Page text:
When a pro athlete has a knee injury, fans don’t jump to the conclusion that they must have poor running technique. Yet when a professional singer gets a vocal cord injury, it’s a different matter. Let’s shed a little light about what a vocal injury does and doesn’t mean.
Singers (like many other types of performers) are vocal athletes. As in sports, the work is strenuous and demanding, and takes untold hours of training. Stamina, peak performance, power, and pacing are equally relevant. But unlike a football player, a singer’s physical work is largely internal.
For some reason — perhaps because many people believe they know how to sing expertly but not play basketball? — many people are quick to assume that an injured singer must be lacking in some way.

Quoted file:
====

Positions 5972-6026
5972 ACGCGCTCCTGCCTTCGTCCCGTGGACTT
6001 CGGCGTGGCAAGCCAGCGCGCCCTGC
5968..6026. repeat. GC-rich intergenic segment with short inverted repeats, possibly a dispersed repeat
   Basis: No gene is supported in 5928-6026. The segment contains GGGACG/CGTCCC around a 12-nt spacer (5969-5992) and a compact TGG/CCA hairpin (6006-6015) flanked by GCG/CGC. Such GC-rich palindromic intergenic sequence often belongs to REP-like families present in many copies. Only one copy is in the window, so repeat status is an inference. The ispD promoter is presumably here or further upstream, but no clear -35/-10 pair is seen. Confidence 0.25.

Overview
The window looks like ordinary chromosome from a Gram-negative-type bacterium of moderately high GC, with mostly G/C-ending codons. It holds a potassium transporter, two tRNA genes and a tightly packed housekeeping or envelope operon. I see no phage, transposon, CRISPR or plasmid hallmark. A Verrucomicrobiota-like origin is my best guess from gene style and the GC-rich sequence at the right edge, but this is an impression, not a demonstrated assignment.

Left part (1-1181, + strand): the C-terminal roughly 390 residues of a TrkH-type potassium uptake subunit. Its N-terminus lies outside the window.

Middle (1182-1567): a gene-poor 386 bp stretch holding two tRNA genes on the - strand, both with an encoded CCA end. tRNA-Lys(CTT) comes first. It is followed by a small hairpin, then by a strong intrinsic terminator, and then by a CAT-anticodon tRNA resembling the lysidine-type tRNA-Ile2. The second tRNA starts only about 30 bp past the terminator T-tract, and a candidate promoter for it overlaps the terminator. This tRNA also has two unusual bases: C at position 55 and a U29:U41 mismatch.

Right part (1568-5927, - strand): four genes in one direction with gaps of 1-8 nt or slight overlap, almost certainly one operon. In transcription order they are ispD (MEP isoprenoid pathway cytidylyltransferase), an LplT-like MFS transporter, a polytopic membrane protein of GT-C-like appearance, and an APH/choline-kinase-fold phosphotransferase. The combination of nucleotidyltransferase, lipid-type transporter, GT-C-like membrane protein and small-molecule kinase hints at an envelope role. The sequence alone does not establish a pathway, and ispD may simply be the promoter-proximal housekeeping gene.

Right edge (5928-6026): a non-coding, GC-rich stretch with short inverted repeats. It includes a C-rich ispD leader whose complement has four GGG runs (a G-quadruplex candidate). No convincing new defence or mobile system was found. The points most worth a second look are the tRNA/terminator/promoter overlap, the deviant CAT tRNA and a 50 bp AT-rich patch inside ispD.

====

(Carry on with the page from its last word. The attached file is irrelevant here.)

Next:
Myth: A singer with a vocal injury has poor technique
While this is, of course, possible it is by no means a given. In addition to singing technique, there are many other considerations when determining the origin of an injury to the voice. Is the person ill in some way? Are they dehydrated? Do they have acid reflux? How much talking are they called upon to do? How do they use their speaking voice? Are they getting enough nutrition? How about adequate rest? Are the vocal demands on them simply too much for their human body?
Jumping to a conclusion that it is “their fault” due to technical problems is shortsighted and inaccurate. Victim-blaming is common when people want to feel that a certain problem could never befall them. So they decide it is the fault of the injured party. In this case, there is not always a solid correlation between technique and injury.
So the next time you hear that a singer has had to cancel a show or get therapy or surgery, remember that the injury is not necessarily a reflection of their talent, ability, or skill.
If you’d like to get help for a vocal injury, or address any other voice or speech growth opportunities, reach out to schedule a session.